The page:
Since we've mentioned resizing, fuzziness, and file size, it is also worthwhile to gain a brief understanding of how resolutions work. Resolutions are expressed in several ways, but the most common is DPI or "dots per inch." In the case of a raster image, this means that the program you are using will save and show the image with that number of colored pixels for each inch of screen or print space. So, if an image is 100x100 (width x height), this means that it will be 100 pixels wide and 100 pixels tall.
Most web browsers nowadays are designed to show web pages that are roughly 1,000 to 1,200 pixels wide for laptops and about 360 pixels wide for smartphones. For instance, if you are viewing this web page on a full-size computer, then this sentence will be about 1,000 pixels wide, while if you view it on a smartphone, it will be considerably smaller.
One important thing to understand about resolutions is that they can be adjusted to show images at different sizes, but they cannot be used to make a small raster image larger (without making it fuzzy). Movies—where detectives use magic imaging software to "enhance" photographs—are currently fictional (though there are some advancements in AI that suggest this could be a possibility in the future). At present, however, computers cannot magically create detail where there is none. This means that if you download a small raster image from the web and want to use it in your project, you will not be able to use it in any manner larger than the original file (without it being fuzzy).
Choosing a Hybrid or Vector Format
The hybrid or vector format you use will be determined by the editing software you choose and will be the format used for saving any original project files. So, the bigger question is which software you should use. This depends on your project goals and your role in the project. If the scope of your work is to only create visual mockups for a website, for instance, then you might use Adobe Illustrator or Gimp, but if your scope is to also show interactivity, then you might use Adobe XD or Sketch.
Guiding you in making this decision is beyond the scope of this book because it will also be influenced by constantly-changing affordances of each tool as well as what tools you have available to you as an employee or student. As a result, the best answer I can give you here is just to do your homework, try some different tools, and decide from there.
Because we need some common platform for communicating for the remainder of the book, however, I will focus on Adobe Illustrator simply because (a) it is commonly used by professionals, (b) skills and processes developed in Illustrator are readily transferrable to other software, such as Sketch or XD, and (c) Illustrator provides more options for visual editing than any other tool, which is the emphasis of this book.
Choosing a Raster Format
As you may have noticed from the table above, none of the common hybrid formats used by designers are directly compatible with web or app viewing. This means that if you create an infographic in Illustrator, for instance, then you will need to export it into a raster format in order to show it on a website or to include it in an app. As the table suggests, the three most popular file formats for universally sharing image files are .jpg, .png, and .gif, but it is often not clear to novices which of these three to use when they are exporting.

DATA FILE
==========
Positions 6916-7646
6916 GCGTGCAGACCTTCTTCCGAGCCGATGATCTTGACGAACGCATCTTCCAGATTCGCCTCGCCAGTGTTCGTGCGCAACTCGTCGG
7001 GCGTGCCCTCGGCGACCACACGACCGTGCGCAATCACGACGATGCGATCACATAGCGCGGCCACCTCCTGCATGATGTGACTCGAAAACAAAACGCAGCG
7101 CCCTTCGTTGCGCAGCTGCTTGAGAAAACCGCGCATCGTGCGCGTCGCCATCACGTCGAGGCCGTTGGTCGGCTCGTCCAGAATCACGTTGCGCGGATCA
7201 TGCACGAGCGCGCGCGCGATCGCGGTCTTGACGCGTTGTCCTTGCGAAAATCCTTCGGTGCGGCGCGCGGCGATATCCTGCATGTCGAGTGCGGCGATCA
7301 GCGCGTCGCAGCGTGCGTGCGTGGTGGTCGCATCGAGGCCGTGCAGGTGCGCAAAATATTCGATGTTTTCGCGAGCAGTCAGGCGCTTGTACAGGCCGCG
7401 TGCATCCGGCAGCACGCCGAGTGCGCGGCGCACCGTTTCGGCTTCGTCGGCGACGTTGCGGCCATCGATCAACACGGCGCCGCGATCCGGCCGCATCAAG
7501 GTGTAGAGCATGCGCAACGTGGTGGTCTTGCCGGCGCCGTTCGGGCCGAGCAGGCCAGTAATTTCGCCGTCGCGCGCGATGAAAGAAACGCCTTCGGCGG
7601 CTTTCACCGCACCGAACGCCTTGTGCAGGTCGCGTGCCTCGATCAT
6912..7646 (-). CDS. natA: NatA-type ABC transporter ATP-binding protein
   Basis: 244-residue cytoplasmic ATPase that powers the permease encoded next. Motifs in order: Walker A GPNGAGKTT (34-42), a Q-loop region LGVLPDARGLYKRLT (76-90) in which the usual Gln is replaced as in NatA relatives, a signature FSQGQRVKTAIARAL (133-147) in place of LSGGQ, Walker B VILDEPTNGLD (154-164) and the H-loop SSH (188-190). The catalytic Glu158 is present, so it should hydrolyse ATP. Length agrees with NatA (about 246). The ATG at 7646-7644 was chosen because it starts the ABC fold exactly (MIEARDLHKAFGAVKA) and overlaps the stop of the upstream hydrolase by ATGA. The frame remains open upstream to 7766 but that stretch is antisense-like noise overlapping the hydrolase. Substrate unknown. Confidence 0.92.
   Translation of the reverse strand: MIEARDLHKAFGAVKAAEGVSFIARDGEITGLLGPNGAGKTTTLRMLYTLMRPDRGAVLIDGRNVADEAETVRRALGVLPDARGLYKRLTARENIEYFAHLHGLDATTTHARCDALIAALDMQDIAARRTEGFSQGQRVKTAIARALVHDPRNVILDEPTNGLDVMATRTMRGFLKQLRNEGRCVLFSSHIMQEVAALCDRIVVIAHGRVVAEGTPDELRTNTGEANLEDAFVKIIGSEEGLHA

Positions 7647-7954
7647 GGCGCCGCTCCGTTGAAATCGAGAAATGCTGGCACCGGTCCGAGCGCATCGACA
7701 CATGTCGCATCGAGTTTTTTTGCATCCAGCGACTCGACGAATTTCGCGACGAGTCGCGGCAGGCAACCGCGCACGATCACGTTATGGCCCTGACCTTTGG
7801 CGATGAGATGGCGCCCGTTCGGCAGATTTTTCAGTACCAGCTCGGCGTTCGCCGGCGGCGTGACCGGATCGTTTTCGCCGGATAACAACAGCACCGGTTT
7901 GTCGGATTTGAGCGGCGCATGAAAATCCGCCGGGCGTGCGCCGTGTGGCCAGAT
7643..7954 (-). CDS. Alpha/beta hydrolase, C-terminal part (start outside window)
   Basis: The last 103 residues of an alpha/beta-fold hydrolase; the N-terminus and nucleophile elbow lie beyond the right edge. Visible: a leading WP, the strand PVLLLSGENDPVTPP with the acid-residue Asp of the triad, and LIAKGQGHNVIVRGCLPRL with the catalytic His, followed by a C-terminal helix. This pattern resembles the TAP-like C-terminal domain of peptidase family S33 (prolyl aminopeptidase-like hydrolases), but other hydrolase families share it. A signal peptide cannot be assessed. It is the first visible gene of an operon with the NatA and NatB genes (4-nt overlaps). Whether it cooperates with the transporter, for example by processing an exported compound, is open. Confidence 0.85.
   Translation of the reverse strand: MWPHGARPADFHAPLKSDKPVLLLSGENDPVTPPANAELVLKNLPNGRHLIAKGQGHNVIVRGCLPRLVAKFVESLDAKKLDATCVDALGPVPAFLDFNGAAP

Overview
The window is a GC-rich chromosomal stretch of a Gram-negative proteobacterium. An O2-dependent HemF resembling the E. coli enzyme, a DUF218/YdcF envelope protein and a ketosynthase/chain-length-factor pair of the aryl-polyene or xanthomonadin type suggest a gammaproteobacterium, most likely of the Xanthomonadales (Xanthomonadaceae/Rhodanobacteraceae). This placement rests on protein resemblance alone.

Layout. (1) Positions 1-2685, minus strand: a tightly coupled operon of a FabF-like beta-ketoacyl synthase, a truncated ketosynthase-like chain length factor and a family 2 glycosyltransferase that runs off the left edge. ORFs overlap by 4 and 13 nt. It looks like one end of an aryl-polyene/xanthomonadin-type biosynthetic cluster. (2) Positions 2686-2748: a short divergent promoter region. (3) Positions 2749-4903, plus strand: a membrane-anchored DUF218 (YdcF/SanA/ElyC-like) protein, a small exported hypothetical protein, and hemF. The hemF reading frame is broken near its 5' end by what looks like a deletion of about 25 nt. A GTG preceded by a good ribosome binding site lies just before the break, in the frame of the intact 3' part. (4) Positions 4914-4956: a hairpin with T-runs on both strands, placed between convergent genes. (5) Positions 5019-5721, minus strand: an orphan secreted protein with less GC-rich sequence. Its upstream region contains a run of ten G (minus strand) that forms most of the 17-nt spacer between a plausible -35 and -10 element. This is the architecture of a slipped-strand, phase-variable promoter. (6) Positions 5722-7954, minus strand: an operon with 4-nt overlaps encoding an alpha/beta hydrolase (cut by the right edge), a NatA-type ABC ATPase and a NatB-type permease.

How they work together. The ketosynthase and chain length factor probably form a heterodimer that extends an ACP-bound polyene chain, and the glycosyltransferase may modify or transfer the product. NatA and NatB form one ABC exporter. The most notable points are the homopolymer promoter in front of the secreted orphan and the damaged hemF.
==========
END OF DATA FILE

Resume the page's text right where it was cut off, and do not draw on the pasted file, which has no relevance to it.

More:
Each of these file formats has its own complex benefits and limitations that can be somewhat situational, but without digging too deeply into the technical aspects of each format, here is a simple workflow to follow that will help you make the right choice for your export file format 99% of the time.
Workflow for Choosing a Raster Export Format
||Is your image animated (have motion)?
||If yes, then use .gif.
||Does your image have a transparent background?
||If yes, then use .png.
||Is the majority of your image photographic in nature or comprised of drawn shapes?
||If photographic, then use .jpg.
If drawn, then use .png.
As the table suggests, the most subjective part of this workflow comes into play with Step 3, and at that stage either .png or .jpg will work, but one might just look better than the other or provide a smaller file size. File size becomes increasingly important with large images used in web-based applications but may not be important in other settings. At any rate, you can test the export in both formats and see which one looks better and which is smaller before making your final decision.
You are creating an icon for your app or website, and the icon needs to have a transparent background. Which image format should you use?
You are creating an icon for others to use, and the icon needs to be scalable. Which image format should you use?
Which format can be used for animated images?
What does dpi stand for?
- data per iteration
- dots per inch
- decipherable pixel image
- dimensional pixel integer
Which of the following is a reasonable set of pixel dimensions for a large icon on a website?
Which of the following is a reasonable set of pixel dimensions for a banner image on a web page (e.g., a photograph that accompanies a news story and spans the page)?
In pixel dimensions, what do the two numbers represent?
- width x height
- width x depth
- height x depth
- height x width
If a jpg image is 100 x 100 at 100 dpi/ppi and it is scaled up to be 4 inches wide without changing the resolution, what do you know about the image?
- it looks the same
- it is clearer
- it is fuzzier
- you don't know anything based on this information
If you have a first image that is 100 x 100 at 100 dpi/ppi and a second image that is 100 x 100 at 200 dpi/ppi, what do you know about the two images?
- the first image has more visual data (pixels or file size)
- the second image has more visual data (pixels or file size)
- the two images have the same amount of visual data (pixels or file size)
- the amount of visual data is not discernible from the provided information
You download a jpg from the internet that is fuzzy. What can you do to make it clearer without changing its visual size on the screen?
- switch it to CMYK instead of RGB color
- adjust the dpi/ppi down
- convert it to a png
- none of these will make it clearer